The AIDRS Open Information and Q&A Session held January 14, 2016 suggests that those in the auto insurance industry can expect significant changes to the dispute resolution system beginning April 1, 2016.
As of April 1, 2016 all new disputes over benefit denials will be proceed through the Licensing Appeals Tribunal (LAT) – with the possible exception of additional denials relating to claims already in Arbitration as FSCO. All existing FSCO arbitrations commenced by March 31, 2016 will continue at FSCO, not only to hearing, but also through appeal. That means that any arbitration started at FSCO might continue in the system for 3 to 5 further years, factoring in delays in setting pre-hearings, hearings, obtaining decisions, and dealing with appeals from these decisions. It is not clear how the system will transition out of mandatory mediation for April 1, 2016, where a failed or deemed failed mediation is required to file an arbitration at FSCO, but not required at the LAT. As of April 1, 2016, there will be no further opportunity to issue accident benefit claims in court for accident benefits, even to accompany a companion tort claim.
The new LAT system will bear little resemblance to its predecessor. While updated Regulations are expected within the next week or so, some of the most likely changes appear to be set. The highlights of the new processes as they stand now are as follows:
1. Following the denial of a SABS claim the Claimant may submit an application for dispute resolution to the LAT. There will be no requirement for mandatory mediation before the Application.
2. Upon receipt of the Application an assessment will be completed by LAT staff. They will have the ability at this stage to refer the file to a Vice Chair if there are jurisdictional questions. The Vice Chair will make a determination on jurisdictional issues. Insurers who have jurisdictional concerns must address the immediately or else these opportunities will likely be lost.
3. The insurer will prepare and file a written Response to the Application, and the matter will be set for a Case Conference within 45 days of receipt of the Response. This response needs to be substantive rather than boiler plate, where it appears that a preliminary determination of the stream will be set by the LAT staff based on the Application and Response contents.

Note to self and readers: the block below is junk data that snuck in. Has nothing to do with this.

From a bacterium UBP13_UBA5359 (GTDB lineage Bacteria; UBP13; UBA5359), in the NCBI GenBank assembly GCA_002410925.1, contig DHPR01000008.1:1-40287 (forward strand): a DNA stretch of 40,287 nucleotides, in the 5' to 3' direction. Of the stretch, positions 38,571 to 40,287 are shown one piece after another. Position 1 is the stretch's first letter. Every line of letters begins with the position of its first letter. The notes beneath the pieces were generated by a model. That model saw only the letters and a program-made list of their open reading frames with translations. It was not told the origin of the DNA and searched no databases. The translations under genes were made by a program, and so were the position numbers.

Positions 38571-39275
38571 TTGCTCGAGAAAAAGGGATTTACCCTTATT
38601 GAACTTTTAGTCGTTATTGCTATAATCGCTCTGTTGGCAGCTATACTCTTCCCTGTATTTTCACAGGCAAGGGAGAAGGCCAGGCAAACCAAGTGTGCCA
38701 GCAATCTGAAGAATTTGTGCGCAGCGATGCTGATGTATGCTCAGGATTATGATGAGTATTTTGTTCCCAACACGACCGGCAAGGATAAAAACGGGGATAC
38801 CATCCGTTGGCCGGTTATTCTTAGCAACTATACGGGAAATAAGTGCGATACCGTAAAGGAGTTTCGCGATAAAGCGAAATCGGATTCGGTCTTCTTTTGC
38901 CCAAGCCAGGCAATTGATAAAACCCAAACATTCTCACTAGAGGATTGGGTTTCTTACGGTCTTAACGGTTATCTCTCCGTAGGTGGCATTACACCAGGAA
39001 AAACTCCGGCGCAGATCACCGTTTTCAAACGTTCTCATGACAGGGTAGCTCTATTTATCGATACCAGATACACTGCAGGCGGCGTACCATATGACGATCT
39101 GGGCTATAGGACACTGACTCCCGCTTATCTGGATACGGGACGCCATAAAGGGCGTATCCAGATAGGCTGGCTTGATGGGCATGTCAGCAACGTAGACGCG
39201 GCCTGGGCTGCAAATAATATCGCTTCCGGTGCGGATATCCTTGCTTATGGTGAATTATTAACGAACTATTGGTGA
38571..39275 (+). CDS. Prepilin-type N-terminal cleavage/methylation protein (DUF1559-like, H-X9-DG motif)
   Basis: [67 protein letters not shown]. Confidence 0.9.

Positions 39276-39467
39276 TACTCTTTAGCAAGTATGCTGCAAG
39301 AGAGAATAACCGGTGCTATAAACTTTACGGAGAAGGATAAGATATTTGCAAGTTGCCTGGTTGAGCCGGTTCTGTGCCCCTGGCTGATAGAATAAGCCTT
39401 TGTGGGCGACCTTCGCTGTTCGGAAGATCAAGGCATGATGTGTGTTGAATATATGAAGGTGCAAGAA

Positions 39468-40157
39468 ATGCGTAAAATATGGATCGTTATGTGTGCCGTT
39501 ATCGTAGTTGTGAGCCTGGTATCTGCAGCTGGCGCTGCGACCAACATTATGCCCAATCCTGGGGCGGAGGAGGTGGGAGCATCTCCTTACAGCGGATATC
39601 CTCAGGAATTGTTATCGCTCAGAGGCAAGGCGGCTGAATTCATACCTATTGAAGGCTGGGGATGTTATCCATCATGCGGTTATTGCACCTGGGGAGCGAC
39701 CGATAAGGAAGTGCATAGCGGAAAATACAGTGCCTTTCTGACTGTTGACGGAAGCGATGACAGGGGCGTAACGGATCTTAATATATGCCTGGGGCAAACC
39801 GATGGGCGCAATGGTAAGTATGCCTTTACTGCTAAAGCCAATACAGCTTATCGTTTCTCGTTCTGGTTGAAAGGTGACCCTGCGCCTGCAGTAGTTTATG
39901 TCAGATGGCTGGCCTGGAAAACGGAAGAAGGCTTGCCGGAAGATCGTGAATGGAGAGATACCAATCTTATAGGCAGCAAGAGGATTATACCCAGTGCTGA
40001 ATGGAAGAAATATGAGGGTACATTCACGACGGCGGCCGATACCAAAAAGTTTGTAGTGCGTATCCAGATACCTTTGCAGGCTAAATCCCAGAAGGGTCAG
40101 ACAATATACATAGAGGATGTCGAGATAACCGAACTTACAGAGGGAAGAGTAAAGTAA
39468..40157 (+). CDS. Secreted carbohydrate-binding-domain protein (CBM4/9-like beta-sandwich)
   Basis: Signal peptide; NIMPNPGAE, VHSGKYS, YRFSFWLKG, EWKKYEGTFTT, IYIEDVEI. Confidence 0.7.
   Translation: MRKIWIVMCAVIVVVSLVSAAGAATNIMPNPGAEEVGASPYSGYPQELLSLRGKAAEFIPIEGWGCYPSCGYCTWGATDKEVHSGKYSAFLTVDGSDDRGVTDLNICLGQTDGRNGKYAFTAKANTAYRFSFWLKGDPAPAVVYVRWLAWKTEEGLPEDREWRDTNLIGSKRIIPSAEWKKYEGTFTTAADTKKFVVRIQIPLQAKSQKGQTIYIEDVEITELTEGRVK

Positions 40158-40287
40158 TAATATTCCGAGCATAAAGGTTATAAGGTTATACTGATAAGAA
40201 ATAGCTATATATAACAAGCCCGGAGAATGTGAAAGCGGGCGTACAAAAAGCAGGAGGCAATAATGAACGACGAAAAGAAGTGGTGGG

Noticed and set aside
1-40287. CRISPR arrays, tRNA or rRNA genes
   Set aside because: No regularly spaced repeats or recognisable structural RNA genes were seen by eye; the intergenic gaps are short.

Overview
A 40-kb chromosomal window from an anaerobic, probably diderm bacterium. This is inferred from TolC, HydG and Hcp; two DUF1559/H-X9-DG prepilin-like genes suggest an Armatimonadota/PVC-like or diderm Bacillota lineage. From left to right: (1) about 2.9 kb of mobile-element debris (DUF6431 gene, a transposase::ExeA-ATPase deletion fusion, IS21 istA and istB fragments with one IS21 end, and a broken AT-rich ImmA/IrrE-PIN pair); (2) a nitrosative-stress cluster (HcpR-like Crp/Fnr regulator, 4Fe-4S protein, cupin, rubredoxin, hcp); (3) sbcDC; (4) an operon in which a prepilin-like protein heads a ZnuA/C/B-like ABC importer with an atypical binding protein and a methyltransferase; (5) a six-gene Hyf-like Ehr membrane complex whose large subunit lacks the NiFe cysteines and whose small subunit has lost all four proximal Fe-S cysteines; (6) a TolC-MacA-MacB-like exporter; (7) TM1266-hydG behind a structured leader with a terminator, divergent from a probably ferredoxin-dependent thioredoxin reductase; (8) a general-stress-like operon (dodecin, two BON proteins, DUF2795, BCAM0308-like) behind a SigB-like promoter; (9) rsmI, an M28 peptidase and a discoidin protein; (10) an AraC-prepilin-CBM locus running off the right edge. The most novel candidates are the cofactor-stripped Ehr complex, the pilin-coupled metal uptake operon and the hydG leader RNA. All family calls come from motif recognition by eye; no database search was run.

4. 10 days prior to the Case Conference both parties will deliver comprehensive Case Conference Briefs, containing the particulars of the claim, the party’s position, relevant supporting documentation and a settlement offer (if applicable).
5. The Case Conference will be conducted with an Adjudicator who will have the authority to grant procedural Orders (i.e. decisions on preliminary motions). The Case Conference Adjudicator will also determine the appropriate stream for the hearing should the matter not settle. It is expected most Case Conferences will be conducted by phone and will be approximately 1 hour long.
6. Hearings are to occur within 60 days of the Case Conference in the majority of cases. The 3 streams of hearings are Written, Video/Teleconference and In- Person. It is expected that only 10% of hearings will be In Person. Decisions will be provided as follows: within 30 days of Written Hearing; 45 days of Video/Teleconference Hearing; 60-90 days of In-Person Hearing.
7. There is no Appeal within the LAT, and the only right of Appeal will be to Divisional Court on errors of law. The Judicial Review process will also proceed as normal.
The LAT will not be bound by previous FSCO decisions, and they advised these decision would, at best, be considered as one of many factors in a decision. Decisions of the LAT will be posted on Canlii’s web site, but not on an internal site as is currently the case at FSCO. The clear message from the Information Session was to expect significant changes in terms of the practice and culture of the new Tribunal, which will be staffed out of 393 University Avenue, and with Toronto based hearings of the LAT taking place at 20 Dundas Street West.
We continue to prepare for these changes to ensure that our lawyers and clients have the information necessary to hit the ground running as the new system is implemented.